08/04/11 Filed in: Therapy
- Therapy helps you feel better.
- Therapy helps you understand the nuanced dynamics of relationships.
- Therapy helps you understand yourself better (e.g., your true nature, motivations, strengths).
- Therapy helps you grow as a person.
- Therapy helps you alleviate symptoms (e.g., depression, anxiety).
- Therapy helps you function better.
- Therapy helps you cope with stressful experiences.
- Therapy helps you face your fears.
- Therapy helps you clarify your purpose in life, or your direction.
Therapy can help you do all of these things, or some of these things, depending on your goals and your willingness to commit to the process.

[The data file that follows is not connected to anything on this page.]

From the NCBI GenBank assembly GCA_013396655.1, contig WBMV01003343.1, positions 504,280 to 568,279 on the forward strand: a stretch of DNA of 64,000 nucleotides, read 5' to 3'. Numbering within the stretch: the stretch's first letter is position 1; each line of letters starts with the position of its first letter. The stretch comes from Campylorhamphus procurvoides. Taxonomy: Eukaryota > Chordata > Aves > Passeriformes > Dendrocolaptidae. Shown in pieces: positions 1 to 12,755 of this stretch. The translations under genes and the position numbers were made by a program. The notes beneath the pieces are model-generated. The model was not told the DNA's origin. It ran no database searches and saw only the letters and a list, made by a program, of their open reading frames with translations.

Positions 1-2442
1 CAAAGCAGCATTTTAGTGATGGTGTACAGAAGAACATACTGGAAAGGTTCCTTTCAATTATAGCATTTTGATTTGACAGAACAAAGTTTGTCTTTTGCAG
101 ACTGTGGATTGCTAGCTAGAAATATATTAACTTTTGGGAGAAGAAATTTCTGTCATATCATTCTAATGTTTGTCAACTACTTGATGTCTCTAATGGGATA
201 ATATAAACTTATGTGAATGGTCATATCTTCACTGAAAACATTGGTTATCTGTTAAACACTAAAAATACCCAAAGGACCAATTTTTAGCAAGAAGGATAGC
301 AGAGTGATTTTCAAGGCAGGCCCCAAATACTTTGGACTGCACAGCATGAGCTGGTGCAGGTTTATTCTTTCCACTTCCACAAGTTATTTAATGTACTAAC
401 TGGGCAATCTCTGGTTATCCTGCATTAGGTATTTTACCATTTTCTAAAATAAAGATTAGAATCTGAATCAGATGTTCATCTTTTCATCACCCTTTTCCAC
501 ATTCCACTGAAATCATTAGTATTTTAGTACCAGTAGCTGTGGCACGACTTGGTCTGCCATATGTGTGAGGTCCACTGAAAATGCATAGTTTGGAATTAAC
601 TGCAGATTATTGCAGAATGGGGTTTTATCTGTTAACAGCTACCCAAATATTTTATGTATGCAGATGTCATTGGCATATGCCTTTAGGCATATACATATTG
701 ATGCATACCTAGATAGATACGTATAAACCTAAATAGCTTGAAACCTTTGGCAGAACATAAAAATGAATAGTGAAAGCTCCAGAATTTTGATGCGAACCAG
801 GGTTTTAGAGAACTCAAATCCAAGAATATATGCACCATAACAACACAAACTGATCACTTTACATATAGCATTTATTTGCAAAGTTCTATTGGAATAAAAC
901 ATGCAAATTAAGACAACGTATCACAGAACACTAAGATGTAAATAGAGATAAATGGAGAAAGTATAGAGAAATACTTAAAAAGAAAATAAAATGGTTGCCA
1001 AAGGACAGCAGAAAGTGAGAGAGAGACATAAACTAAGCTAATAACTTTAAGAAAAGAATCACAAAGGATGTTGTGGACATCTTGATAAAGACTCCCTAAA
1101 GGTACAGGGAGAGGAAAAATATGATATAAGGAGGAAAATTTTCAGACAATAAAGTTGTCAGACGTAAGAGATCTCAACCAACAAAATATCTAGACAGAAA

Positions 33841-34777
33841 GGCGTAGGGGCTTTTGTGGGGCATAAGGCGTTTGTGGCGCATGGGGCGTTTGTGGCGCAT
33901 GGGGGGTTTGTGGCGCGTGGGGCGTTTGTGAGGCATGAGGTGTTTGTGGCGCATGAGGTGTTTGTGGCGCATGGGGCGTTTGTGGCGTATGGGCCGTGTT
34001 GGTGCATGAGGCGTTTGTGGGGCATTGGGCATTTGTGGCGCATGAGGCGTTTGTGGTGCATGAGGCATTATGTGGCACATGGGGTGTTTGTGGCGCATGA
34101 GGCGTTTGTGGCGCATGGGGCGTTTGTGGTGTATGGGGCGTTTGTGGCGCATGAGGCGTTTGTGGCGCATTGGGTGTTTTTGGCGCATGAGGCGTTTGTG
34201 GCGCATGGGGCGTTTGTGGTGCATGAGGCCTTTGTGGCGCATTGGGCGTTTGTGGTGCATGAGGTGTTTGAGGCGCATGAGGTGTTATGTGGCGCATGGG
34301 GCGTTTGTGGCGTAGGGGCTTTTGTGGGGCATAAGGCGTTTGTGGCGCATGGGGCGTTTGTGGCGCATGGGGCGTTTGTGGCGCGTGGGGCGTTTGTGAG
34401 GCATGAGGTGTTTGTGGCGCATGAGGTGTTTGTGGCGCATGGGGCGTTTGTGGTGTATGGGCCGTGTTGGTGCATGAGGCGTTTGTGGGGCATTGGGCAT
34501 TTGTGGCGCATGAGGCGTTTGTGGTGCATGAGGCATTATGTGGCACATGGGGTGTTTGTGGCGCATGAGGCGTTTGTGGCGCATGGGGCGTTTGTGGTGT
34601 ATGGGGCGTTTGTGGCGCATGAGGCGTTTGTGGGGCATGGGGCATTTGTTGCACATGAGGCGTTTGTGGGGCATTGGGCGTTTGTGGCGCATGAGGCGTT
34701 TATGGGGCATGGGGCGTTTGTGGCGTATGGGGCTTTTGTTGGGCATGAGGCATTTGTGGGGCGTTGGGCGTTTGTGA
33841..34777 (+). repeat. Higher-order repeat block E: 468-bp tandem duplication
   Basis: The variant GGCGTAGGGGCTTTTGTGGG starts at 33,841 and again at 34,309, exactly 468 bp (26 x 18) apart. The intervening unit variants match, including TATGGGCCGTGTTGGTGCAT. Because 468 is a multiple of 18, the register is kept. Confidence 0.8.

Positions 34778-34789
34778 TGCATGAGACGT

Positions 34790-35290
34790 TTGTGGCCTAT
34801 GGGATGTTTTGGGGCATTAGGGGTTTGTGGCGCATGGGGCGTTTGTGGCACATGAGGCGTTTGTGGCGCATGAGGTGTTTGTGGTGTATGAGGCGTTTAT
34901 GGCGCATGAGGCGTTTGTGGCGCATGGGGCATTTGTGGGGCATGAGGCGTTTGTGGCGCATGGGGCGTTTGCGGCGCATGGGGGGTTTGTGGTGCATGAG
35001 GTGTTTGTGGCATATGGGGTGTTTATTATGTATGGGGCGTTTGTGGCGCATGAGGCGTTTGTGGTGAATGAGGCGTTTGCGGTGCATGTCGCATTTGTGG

What therapy is not, however, is a passive experience. Therapy requires your full participation. Therapy requires you to join forces with another human being who just happens to be a trained professional.
The general idea of therapy looks like this: Therapy –––> insight into self –––> behavior change.
The above formula makes it looks so simple. But behavior change is anything but. Why? Because human beings resist change. Human beings seek self-consistency, even when that consistency produces unwanted results. The real value of a therapist is that he or she helps you work with, and through, resistance.